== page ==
PubMed  Article  Google Scholar 

  72. 72.

    Finkelstein AV, Badretdinov AY, Ptitsyn OB: Physical reasons for secondary structure stability: alpha-helices in short peptides. Proteins. 1991, 10: 287-299. 10.1007/BF01025627.

    PubMed  Article  Google Scholar 

  73. 73.

    Karplus PA, Schulz GE: Prediction of chain flexibility in proteins. A tool for the selection of peptide antigens. Naturwiss. 1985, 72: 212-213. 10.1007/BF01195768.

    Article  Google Scholar 

  74. 74.

    Crooks GE, Hon G, Chandonia JM, Brenner SE: WebLogo: a sequence logo generator. Genome Res. 2004, 14: 1188-1190. 10.1101/gr.849004.

    PubMed  PubMed Central  Article  Google Scholar 

  75. 75.

    Long SB, Casey PJ, Beese LS: The basis for K-Ras4B binding specificity to protein farnesyltransferase revealed by 2 A resolution ternary complex structures. Structure Fold Des. 2000, 8: 209-222. 10.1016/S0969-2126(00)00096-4.

    PubMed  Article  Google Scholar 

  76. 76.

    Taylor JS, Reid TS, Terry KL, Casey PJ, Beese LS: Structure of mammalian protein geranylgeranyltransferase type-I. EMBO J. 2003, 22: 5963-5974. 10.1093/emboj/cdg571.

    PubMed  PubMed Central  Article  Google Scholar 

  77. 77.

    Pylypenko O, Rak A, Reents R, Niculae A, Sidorovitch V, Cioaca MD, Bessolitsyna E, Thoma NH, Waldmann H, Schlichting I, et al: Structure of rab escort protein-1 in complex with rab geranylgeranyltransferase. Mol Cell. 2003, 11: 483-494. 10.1016/S1097-2765(03)00044-3.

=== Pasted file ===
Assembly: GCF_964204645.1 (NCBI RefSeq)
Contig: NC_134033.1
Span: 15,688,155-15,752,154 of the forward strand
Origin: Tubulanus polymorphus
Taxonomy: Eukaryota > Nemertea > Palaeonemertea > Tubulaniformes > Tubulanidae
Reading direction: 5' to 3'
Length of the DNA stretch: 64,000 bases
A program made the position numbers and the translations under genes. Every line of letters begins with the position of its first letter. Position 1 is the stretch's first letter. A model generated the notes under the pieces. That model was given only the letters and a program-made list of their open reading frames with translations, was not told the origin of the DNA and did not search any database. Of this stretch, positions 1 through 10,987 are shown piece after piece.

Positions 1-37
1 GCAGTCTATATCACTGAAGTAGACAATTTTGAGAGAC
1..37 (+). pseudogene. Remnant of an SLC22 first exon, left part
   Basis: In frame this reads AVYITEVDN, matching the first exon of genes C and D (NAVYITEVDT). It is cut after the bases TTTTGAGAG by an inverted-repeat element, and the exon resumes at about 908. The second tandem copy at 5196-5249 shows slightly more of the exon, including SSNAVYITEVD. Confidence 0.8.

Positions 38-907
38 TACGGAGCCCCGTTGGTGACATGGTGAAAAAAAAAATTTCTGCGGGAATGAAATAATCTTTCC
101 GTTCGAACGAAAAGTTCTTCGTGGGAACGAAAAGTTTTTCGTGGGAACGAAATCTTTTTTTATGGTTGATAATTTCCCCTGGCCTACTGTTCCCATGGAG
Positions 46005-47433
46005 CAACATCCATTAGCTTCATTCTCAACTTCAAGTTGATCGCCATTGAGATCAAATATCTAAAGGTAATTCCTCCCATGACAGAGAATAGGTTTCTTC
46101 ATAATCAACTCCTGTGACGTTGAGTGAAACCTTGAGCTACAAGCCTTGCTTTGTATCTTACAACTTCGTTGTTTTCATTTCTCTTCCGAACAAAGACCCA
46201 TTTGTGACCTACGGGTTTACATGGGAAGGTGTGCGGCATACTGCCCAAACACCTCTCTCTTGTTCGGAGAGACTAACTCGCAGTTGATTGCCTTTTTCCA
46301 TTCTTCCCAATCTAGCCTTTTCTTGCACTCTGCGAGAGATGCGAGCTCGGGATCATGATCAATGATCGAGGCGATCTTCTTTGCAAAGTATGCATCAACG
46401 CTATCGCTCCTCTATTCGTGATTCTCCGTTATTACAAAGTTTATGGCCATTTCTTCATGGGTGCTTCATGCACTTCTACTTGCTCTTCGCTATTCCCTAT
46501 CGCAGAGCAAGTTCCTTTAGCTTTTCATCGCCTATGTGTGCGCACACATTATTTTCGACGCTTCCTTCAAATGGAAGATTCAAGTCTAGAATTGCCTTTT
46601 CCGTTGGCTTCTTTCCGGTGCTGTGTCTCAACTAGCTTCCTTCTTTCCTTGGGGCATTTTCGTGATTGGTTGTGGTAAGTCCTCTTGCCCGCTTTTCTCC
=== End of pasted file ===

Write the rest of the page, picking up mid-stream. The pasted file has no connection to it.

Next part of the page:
PubMed  Article  Google Scholar 

Download references


We thank Boehringer Ingelheim for continuous support. This project has been partly funded by the Fonds zur Förderung der wissenschaftlichen Forschung Österreichs (FWF grant P15037), the Austrian National Bank (Österreichische Nationalbank) and by the bioinformatics contract study 2002-2004 for Bundesministerium fuer Wirtschaft und Arbeit.

Author information



Corresponding author

Correspondence to Sebastian Maurer-Stroh.

Authors’ original submitted files for images

Rights and permissions

Reprints and Permissions

About this article

Cite this article

Maurer-Stroh, S., Eisenhaber, F. Refinement and prediction of protein prenylation motifs. Genome Biol 6, R55 (2005).

Download citation


  • Binding Pocket
  • Carboxy Terminus
  • Jackknife Test
  • Prenylated Protein
  • Prosite Pattern